The United State Supreme Court has just stayed the execution of Duane Edward Buck, and an excellent article providing the details of Mr. Buck’s case – from crime to stay – can be found at The Texas Tribune, in a piece written by Brandi Grissom entitled "Supreme Court Grants Stay of Duane Buck Execution."

No one is arguing that Duane Edward Buck is not guilty of the homicides for which he was charged and convicted.  The controversy surrounding his case revolves entirely around that second phase of a death penalty case: the sentencing phase (the forte of Terry Lenamon, fyi). 

In Buck’s sentencing phase, a defense expert named Dr. Walter Quijano took the stand in his capacity as a psychologist and told the jury that Mr. Buck likely would not be a danger to society in the future — but (and here’s the Big Issue) when he was cross-examined by the prosecution, Dr. Quijano testified that yes, he did believe that because Buck was black, there was an  increased risk that he would pose a threat to society.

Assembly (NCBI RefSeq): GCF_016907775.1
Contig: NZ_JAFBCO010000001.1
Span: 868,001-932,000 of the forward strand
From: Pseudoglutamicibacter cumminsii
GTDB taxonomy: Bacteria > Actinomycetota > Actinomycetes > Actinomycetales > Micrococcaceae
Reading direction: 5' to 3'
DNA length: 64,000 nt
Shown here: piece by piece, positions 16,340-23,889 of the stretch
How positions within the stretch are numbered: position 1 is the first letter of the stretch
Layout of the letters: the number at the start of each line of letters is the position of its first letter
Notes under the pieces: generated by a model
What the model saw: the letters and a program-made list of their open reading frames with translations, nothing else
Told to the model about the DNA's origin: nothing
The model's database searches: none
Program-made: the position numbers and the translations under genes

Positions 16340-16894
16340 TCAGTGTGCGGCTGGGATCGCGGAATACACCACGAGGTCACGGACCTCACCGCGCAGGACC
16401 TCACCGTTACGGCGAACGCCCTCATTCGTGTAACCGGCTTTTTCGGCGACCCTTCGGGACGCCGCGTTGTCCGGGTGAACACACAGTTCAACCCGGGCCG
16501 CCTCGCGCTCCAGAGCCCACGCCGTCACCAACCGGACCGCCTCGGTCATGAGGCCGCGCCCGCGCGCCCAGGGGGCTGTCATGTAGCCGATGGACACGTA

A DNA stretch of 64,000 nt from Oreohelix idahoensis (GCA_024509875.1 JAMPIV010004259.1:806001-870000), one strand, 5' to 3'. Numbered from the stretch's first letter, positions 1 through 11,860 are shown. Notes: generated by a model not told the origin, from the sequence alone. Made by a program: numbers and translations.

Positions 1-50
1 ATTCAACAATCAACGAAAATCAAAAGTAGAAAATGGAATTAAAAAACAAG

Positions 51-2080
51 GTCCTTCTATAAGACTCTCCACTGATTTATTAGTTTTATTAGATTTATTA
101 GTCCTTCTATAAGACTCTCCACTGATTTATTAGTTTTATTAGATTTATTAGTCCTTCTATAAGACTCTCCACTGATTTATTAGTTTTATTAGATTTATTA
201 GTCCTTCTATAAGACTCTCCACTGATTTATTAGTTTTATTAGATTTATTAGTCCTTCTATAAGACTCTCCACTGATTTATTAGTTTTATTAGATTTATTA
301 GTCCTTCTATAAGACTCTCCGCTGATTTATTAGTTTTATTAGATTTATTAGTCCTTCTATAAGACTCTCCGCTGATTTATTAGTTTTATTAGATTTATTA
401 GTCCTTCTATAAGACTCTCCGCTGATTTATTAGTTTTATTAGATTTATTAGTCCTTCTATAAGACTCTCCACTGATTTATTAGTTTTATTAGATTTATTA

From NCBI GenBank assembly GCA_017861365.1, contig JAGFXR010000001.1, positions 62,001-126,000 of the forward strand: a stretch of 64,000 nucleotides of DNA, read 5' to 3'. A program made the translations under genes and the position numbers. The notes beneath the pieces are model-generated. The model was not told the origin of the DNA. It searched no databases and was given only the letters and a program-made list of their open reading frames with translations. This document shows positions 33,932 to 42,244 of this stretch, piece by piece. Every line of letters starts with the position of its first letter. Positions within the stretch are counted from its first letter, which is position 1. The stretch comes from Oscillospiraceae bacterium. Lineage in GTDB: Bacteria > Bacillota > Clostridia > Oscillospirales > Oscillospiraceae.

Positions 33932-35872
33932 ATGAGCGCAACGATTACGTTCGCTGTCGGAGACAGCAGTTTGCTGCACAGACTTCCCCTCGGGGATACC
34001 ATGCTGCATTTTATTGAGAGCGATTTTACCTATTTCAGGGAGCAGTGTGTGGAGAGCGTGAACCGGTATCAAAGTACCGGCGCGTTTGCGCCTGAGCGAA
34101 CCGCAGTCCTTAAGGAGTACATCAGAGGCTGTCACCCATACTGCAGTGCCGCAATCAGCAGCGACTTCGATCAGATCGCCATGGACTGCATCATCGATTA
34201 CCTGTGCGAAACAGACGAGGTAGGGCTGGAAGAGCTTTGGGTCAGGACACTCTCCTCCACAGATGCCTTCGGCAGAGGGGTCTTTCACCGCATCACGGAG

Prosecution: "The race factor, black, increases the future dangerousness for various complicated reasons; is that correct?"

Dr. Quijano: "Yes."

Now, the United States Supreme Court will consider the events during that long ago sentencing phase of Duane Edward Buck’s trial and decide whether or not the psychologist’s answer of "yes" to the prosecution’s question means Buck was denied his constitutional rights in that proceeding and that a new trial should be had.